Second, the GOP contenders ought to return the primary authority for the regulation of health insurance markets to the states. Obamacare represents an unprecedented intrusion by the federal government into the marketplace for health insurance plans, going so far as to dictate the specific benefits that every plan must furnish. This is one of the causes of both the higher health insurance premiums and diminished consumer choices that Americans have witnessed since 2014. In general, a post-Obamacare world should recognize that a system in which states are empowered to innovate solutions that work for their own citizens is vastly superior to a Washington-driven, one-size-fits-all approach to health policy.
Third, any candidate’s reform plan should address the systemic defects in both the Medicare and Medicaid programs. Health policy experts across the ideological spectrum have argued that the existing fee-for-service Medicare program is broken and desperately in need of repair. And Obamacare simply expanded the number of people receiving coverage through Medicaid, a program that has produced uneven health outcomes for beneficiaries and threatens to bust state budgets around the country. Reforms should focus on transitioning Medicare toward a model that expands choices for seniors and transitions compensation for providers from volume to value. States should also have greater flexibility to innovate their Medicaid programs, drawing on best practices from around the country and breaking down barriers between Medicaid beneficiaries and the commercially insured.
Finally, any plan to replace Obamacare must ensure that those with preexisting health conditions retain access to quality, affordable coverage. Obamacare addresses this challenge by requiring that insurers offer health coverage to all comers while effectively ending the practice of health underwriting, where insurers vary premiums based on an enrollee’s health status. A less prescriptive approach that more closely targets the needs of those with preexisting conditions is better policy. For example, a targeted federal regulation that guarantees access to insurance for any individual with a preexisting condition who has been continually insured would avoid the gaming of the system that the ACA’s blanket prohibition encourages, while protecting those who have acted responsibly.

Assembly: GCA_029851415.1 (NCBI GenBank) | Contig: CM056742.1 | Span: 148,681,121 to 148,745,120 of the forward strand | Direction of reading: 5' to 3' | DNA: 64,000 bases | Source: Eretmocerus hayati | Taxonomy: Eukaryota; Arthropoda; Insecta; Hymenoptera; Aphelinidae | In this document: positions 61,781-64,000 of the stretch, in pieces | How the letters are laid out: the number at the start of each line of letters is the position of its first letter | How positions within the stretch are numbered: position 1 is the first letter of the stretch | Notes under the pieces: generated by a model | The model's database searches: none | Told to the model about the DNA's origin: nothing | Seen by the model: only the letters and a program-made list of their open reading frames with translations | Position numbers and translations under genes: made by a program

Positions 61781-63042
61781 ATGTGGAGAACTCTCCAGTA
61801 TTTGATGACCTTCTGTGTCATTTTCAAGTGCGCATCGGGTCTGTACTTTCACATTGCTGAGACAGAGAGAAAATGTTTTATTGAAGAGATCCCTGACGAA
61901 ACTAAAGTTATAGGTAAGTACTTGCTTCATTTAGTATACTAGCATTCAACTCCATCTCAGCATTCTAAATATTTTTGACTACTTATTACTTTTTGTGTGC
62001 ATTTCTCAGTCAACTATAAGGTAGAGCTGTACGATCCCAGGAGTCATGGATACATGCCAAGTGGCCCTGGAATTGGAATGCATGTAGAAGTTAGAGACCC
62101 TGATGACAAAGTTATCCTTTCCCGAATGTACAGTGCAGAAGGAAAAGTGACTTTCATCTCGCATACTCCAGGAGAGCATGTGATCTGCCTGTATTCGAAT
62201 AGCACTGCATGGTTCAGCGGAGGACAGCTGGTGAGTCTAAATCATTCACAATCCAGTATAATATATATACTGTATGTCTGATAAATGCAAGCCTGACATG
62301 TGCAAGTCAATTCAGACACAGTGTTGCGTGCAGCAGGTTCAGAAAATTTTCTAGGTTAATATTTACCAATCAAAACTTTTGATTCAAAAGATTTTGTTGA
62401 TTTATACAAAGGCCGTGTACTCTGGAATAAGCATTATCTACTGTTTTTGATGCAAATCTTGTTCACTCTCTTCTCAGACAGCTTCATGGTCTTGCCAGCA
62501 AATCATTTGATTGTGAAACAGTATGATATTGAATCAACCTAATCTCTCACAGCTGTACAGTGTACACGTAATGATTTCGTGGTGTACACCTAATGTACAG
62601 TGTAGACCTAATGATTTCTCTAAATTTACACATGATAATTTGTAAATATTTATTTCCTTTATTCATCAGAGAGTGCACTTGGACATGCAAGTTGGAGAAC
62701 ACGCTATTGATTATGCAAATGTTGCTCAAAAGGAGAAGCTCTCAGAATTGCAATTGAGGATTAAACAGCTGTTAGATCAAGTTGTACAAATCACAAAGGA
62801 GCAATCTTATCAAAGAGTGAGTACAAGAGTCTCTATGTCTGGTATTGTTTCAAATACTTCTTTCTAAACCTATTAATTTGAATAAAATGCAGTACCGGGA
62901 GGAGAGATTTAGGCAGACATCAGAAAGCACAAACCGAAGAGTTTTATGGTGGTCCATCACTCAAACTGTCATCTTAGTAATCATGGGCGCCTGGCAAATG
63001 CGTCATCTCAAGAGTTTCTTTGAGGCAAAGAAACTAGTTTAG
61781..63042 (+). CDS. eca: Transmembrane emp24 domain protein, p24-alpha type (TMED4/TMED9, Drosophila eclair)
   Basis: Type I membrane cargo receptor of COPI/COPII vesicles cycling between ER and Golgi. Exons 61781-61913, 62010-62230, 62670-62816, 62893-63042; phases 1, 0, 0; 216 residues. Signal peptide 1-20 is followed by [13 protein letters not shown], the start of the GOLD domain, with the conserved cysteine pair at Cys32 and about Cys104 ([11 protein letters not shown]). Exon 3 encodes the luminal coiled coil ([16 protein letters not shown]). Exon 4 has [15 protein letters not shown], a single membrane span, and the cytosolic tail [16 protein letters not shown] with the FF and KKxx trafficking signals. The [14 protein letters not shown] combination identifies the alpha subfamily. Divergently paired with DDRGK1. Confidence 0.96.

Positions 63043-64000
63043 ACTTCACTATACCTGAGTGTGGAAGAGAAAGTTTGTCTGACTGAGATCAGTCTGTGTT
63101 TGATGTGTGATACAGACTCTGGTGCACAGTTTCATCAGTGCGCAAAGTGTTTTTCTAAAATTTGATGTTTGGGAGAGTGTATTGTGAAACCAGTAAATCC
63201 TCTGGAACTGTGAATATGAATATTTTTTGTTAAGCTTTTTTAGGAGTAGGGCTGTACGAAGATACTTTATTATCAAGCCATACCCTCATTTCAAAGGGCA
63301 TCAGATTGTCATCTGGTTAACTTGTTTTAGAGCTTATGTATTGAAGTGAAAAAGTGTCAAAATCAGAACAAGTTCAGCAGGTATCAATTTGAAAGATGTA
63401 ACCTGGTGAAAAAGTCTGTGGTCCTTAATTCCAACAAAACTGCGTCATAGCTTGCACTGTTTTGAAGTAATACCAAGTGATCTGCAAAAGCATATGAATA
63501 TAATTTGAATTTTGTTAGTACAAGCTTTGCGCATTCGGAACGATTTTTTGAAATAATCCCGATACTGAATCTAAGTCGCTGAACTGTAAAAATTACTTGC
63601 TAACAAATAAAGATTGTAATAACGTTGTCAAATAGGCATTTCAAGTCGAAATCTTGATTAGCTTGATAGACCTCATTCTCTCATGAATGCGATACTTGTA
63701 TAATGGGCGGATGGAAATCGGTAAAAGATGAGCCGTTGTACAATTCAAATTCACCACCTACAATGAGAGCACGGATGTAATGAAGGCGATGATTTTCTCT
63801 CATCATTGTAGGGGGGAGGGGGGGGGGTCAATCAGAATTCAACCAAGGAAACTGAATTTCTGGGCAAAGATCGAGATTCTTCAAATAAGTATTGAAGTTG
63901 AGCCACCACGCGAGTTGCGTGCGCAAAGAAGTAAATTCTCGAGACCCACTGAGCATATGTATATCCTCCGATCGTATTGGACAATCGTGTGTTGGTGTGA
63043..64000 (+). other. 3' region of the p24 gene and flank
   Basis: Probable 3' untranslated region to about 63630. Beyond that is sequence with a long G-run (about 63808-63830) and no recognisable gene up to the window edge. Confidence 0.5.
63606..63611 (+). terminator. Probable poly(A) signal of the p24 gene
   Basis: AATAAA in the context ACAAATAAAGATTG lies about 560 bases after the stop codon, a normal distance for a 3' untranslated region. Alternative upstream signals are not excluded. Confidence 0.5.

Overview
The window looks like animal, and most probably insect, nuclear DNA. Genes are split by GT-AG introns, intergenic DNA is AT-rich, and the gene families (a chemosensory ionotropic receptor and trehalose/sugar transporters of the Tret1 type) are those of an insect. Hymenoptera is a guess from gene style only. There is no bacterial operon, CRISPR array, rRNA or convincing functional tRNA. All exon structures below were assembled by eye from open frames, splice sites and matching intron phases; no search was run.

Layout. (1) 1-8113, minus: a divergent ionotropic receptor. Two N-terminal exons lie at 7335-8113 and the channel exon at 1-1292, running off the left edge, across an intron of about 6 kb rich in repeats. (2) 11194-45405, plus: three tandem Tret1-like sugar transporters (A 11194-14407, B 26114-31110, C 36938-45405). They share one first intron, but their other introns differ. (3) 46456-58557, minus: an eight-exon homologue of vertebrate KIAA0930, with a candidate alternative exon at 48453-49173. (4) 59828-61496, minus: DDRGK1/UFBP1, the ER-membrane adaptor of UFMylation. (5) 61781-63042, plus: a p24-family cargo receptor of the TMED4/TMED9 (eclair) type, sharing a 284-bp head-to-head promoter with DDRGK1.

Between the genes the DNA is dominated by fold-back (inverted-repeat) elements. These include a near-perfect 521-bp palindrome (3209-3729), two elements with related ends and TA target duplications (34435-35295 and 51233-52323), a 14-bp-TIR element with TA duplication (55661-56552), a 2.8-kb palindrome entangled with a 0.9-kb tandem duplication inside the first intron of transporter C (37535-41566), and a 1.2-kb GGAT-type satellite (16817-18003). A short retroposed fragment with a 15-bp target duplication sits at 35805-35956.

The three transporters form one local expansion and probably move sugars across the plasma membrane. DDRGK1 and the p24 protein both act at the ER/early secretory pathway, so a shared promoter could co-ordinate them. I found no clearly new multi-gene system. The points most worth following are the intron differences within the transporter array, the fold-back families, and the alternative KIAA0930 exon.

The presidential candidates will need to translate these broad principles into specific reforms. And the process of rolling back and ultimately replacing the Affordable Care Act will take time, patience, and public support.
But there is one practical step that a new president can immediately take to begin this process by dramatically expanding the flexibility that states have to pursue their own health reforms. This step actually relies on a provision that’s already in the Affordable Care Act. Section 1332 of Obamacare allows states with their own reform plans to waive many of the law’s most onerous restrictions, including its individual mandate and its essential health benefits requirement, which mandates what insurance plans must cover. This provision of the law is written vaguely, specifying that state reform plans must furnish coverage that is at least as comprehensive, affordable, and widespread as that furnished through the ACA. Regulatory guidance has made clear that whether this requirement is met is in the eyes of the beholder (namely, the secretary of Health and Human Services).
An innovation-friendly HHS secretary—under the leadership of a Republican president starting in January 2017—could easily give states the leeway and freedom to craft their own reforms as a first step away from Obamacare. A new president could then craft a new, less intrusive federal framework within which state reforms could operate.
Whether Republicans are able to prevail in next year’s election depends, in part, on their ability to articulate a forward-looking vision of health reform that recognizes the changes that Obamacare has made to our health care system, proposes plausible reforms to replace current law, and convinces voters that conservative solutions will produce results that are superior to the status quo. These aren’t easy tasks, but they are ones that Republicans must accomplish if they want to win back the White House and improve America’s health care system.
Lanhee Chen is research fellow at the Hoover Institution and director of domestic policy studies in the public-policy program at Stanford University. He was also the policy director for the Romney-Ryan presidential campaign in 2012.